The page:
From the .03%

elderly hands

We are the .03%.  We are the elderly ones who are not as strong as we used to be.  We are the ones who can no longer remember who we are.  We are the ones whose biological makeup was permanently altered by chemicals, which saved our lives from cancer. We are the ones whose organs do not function properly.  We are the ones whose limbs are damaged or missing altogether.  We are the ones whose own immune systems have turned on us. We are the ones whose heart and lungs are struggling to make it.  We are the ones in wheelchairs who gave our strength for this country.  We are the ones who are vulnerable, compromised, and weak.

We are the ones who are at a high risk of dying of the virus if we get it.

We appreciate all you have done to keep us safe.  We know it has been difficult for you to shut yourselves up to spare our lives.  We know what it feels like to give up freedom of movement.  We know what it feels like to be unable to do the things you love.  Our lives have been forever changed like that for a long time. We have learned to adjust.  We have learned that life can still be beautiful, even in our weaknesses, even when we are disabled or sick.

We understand how tiring it is and why you want to get back to your lives. We want that, too.  We would give anything to be able to have our lives back.  We know it feels like you are helpless to be out of work.  We know it feels like you are not contributing.  We know it feels like your freedom is gone when you are told you cannot do what you want.  We have learned to deal with being dependent on others.  It is not easy.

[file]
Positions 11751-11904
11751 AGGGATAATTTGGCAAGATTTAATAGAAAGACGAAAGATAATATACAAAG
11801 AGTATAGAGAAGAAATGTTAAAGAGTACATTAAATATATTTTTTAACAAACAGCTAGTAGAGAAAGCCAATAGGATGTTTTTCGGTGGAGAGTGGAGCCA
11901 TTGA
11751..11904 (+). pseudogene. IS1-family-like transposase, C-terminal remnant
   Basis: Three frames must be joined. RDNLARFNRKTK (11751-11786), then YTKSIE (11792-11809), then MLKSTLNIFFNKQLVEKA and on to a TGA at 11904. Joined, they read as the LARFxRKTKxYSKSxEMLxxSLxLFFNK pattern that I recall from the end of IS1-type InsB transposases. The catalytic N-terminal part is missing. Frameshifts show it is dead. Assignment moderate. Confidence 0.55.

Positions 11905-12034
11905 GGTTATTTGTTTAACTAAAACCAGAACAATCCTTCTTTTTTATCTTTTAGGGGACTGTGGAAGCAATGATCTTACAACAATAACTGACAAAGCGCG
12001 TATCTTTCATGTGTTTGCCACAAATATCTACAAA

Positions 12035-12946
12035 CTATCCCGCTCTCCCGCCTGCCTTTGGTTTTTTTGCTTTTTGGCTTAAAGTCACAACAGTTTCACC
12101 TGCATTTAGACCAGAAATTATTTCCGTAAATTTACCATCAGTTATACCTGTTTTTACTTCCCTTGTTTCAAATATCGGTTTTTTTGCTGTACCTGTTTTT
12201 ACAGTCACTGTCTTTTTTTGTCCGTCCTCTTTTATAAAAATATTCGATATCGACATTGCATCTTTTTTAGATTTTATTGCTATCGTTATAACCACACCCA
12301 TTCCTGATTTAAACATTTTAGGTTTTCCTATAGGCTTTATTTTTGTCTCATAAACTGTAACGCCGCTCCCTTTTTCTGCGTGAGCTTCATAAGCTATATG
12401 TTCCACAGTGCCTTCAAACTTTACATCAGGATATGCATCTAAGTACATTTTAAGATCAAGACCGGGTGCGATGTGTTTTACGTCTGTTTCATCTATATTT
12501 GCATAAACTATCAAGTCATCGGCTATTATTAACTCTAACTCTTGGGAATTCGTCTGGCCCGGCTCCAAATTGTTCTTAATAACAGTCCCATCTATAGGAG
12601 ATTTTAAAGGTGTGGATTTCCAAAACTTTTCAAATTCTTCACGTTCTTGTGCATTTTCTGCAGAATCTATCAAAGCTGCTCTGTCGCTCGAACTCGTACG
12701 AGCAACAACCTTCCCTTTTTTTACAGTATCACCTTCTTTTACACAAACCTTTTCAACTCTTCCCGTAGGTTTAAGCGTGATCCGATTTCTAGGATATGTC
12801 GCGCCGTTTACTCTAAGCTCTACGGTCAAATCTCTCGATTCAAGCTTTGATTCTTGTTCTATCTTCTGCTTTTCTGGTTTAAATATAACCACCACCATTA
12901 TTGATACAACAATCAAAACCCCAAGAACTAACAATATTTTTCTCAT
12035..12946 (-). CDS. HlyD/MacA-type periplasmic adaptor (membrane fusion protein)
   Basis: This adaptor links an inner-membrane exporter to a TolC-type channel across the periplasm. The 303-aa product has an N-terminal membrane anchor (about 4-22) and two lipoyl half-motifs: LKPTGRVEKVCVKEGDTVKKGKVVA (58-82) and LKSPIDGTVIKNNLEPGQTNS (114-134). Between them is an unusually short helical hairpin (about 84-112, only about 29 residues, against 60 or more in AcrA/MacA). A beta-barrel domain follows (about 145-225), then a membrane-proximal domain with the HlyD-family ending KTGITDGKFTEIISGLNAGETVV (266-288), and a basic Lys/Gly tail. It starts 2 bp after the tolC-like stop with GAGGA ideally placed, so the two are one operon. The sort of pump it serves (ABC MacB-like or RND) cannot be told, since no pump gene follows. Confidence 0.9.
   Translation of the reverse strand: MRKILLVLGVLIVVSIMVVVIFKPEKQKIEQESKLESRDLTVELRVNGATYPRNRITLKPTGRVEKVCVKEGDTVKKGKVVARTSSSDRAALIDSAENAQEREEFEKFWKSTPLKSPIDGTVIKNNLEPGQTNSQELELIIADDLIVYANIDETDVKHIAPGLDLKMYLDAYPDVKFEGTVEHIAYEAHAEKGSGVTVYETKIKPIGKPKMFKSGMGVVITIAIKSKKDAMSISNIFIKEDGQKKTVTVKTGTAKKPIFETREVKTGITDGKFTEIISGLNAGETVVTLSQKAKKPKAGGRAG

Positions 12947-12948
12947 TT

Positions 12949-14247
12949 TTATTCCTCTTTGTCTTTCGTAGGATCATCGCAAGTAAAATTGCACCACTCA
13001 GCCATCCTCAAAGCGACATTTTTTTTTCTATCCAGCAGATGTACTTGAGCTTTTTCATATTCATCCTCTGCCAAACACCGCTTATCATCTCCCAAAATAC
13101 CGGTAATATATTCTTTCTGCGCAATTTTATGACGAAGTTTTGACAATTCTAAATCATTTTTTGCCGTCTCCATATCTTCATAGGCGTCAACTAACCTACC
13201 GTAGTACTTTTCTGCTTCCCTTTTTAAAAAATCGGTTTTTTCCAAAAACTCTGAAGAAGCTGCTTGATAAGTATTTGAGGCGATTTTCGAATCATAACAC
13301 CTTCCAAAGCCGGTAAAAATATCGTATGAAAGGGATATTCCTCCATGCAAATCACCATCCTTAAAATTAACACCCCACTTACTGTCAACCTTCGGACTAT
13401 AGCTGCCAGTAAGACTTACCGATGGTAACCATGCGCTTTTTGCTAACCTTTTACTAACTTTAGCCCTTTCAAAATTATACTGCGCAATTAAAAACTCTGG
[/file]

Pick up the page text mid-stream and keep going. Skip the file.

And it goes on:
We realize we all have to die one day.  We have thought of how it will feel, since we have faced it before. We know some of us will die from the regular flu, a heart attack, a stroke, or a car accident. In our minds we picture family nearby, surrounding us with love as we fall asleep forever.  We know if we get this disease we will instead be surrounded by screens and machines, and very much alone. We try not to think about that. We have learned to be grateful for today and not to dwell on things we cannot control.

We know you have to get back to work so you will not lose everything.  We have lost everything, and it is so very hard. Fortunately, we live in a country were starvation is considered unacceptable and there are food banks, soup kitchens, homeless shelters, schools, churches, and charities who feed us when we can’t feed ourselves.  And we thank God for friends who show up with groceries when we need them. We have learned to accept help when we need it.

We understand that you don’t want to be us.  As much as we say all life is equally valuable, we know when it comes down to life or death, or even convenience it just isn’t true.  It has been that way for centuries.  We had the shortest walk from the cattle cars to the chimneys.  We were the first to be shot in the death marches.  The Trail of Tears found us left to the side to die.  History is full of the weak being sacrificed for the strong. This crisis has doctors around the world choosing who will live and who will die.  We know what the choice will be for us should it come to that here.  In the hurry to open up there will be more exposure, and more exposure for you, means more risk for us. We don’t expect you to understand.  You are not one of us…yet.  You will be later, or maybe sooner.  Then you will know.  We have already learned that our lives depend on the decisions of others.